Ronald Butters ronbutters at AOL.COM
Sat Dec 4 15:40:42 UTC 2010

Beautiful? Are "Jackie" and "Jerkie" also beautiful? What are the aesthetic criteria?

Given that CHUCK has a popular sense 'vomit', isn't it more likely that Americans would analyze CHUCKIE as 'a piece of vomit' rather than 'pebble' (which would certainly interfere with the popular reception of a hoped-for revival of the word--not to mention cancel out any sense of 'beauty' for most people).

For a word to make a "comeback," it would need to have been popular in the first place. Was CHUCKIE 'pebble' anything more than a rare UK 19th-century dialect form? Or perhaps just a nonce term from CHUCK 'to throw"? In any case, I don't see much evidence that it wasever  particularly widespread in American English.

Do people really read dictionaries looking for "beautiful words" that they can use in conversation? If so, are their hearers likely to pick up the word and use it--or just think the speakers are weird and pretentious? If the OED were to lower its price to an extent that such an experiment were possible, I doubt that it would be cost-effective.

And if the OED were so cheap, who would pay the bills to keep it running?

On Dec 4, 2010, at 2:32 AM, Paul Frank wrote:

> It's Saturday morning, so I'm going to allow myself a chatty post. I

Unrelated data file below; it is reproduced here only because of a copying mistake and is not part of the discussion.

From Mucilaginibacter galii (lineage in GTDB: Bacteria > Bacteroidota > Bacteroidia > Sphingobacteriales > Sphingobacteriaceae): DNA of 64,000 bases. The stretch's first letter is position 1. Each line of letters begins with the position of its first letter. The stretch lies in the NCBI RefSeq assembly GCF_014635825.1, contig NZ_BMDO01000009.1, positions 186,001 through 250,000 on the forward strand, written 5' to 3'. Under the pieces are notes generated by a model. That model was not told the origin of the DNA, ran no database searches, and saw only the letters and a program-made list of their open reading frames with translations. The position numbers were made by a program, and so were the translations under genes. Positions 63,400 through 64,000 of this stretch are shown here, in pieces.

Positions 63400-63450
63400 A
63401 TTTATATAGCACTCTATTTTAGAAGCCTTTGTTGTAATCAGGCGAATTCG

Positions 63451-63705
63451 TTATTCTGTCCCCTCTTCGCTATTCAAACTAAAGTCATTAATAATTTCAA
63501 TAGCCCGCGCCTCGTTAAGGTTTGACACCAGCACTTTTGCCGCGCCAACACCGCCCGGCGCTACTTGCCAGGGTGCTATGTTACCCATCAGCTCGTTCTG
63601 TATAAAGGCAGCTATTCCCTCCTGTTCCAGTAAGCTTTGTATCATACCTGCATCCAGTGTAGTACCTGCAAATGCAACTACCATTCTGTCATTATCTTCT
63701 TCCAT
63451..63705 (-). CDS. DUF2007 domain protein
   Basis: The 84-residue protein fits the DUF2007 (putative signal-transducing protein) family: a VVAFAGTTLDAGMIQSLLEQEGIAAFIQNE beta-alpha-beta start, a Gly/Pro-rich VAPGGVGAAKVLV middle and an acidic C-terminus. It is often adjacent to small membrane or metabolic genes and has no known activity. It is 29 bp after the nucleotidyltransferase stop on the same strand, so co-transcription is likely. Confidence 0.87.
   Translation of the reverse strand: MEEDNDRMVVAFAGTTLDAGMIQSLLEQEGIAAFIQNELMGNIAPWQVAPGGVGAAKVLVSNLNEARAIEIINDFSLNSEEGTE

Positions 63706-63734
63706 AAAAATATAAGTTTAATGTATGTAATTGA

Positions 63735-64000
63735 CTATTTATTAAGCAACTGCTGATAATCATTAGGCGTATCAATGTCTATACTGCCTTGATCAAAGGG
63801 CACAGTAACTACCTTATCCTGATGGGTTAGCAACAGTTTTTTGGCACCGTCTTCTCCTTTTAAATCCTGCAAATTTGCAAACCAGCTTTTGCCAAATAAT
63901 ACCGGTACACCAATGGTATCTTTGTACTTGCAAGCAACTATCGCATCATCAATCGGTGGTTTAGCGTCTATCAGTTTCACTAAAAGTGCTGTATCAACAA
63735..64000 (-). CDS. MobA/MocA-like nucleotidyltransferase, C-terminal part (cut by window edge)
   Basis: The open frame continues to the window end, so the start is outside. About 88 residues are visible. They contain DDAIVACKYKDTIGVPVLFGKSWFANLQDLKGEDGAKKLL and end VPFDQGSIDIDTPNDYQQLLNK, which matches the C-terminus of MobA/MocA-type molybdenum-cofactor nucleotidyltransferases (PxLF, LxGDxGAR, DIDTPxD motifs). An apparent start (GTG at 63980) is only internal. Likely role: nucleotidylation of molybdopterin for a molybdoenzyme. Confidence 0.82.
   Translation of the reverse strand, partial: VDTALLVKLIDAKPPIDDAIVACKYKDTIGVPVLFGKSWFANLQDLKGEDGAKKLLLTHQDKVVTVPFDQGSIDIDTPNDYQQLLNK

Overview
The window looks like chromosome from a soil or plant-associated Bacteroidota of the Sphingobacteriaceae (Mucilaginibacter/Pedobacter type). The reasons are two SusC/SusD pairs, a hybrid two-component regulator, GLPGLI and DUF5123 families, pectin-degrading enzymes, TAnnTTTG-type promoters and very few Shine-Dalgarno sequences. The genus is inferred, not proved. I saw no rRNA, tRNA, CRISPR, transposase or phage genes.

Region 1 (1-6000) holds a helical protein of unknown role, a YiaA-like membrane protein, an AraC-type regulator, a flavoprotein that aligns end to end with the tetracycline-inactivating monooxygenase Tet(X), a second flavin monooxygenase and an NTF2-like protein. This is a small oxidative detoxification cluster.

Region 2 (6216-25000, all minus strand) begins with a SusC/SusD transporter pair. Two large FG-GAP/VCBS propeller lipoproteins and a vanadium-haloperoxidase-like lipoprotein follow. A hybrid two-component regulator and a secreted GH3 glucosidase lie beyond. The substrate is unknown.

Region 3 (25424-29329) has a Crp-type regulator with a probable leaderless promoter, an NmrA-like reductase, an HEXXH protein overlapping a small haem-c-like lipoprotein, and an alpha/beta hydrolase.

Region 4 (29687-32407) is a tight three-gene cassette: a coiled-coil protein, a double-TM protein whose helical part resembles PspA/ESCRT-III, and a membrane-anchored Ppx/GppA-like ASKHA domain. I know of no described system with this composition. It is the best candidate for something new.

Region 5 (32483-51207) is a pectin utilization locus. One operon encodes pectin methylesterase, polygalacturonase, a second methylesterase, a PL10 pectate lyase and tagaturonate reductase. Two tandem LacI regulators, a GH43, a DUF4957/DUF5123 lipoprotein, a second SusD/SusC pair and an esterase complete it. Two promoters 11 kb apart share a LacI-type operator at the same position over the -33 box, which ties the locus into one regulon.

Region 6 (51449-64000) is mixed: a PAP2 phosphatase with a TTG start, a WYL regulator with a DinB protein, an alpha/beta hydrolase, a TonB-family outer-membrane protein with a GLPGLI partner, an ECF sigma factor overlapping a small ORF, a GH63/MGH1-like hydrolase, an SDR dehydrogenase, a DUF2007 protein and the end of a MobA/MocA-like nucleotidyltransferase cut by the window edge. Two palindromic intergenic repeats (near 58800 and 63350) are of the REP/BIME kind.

> learned a word this morning reading a note by Robert Crawford the TLS:
> "This collection adds another chuckie to the cairn of a remarkable
> poetic achievement" (Les Murray's).
> Cairn has long been my favorite English word, perhaps because it
> reminds me hill walking in Scotland years ago.
> The word is chuckie, and here's how the OED defines it:
> Quartz pebble: also chuckie stone or stane.
> 1793    D. Ure Hist. Rutherglen 268 (Jam.)   Quartzy nodules, or
> chuckie-stones‥are very common.
> 1817    Scott Rob Roy II. i. 10   As fissenless as chuckie-stanes.
> 1825    Scott Jrnl. 22 Dec. (1939) 53   A minute philosopher‥eternally
> calling your attention‥to look at grasses and chucky-stones.
> I think that if the OED were affordable to most English speakers
> everywhere, beautiful words like chuckie would stand a chance of
> making a comeback.
> Paul
> ------------------------------------------------------------
> The American Dialect Society -

The American Dialect Society -

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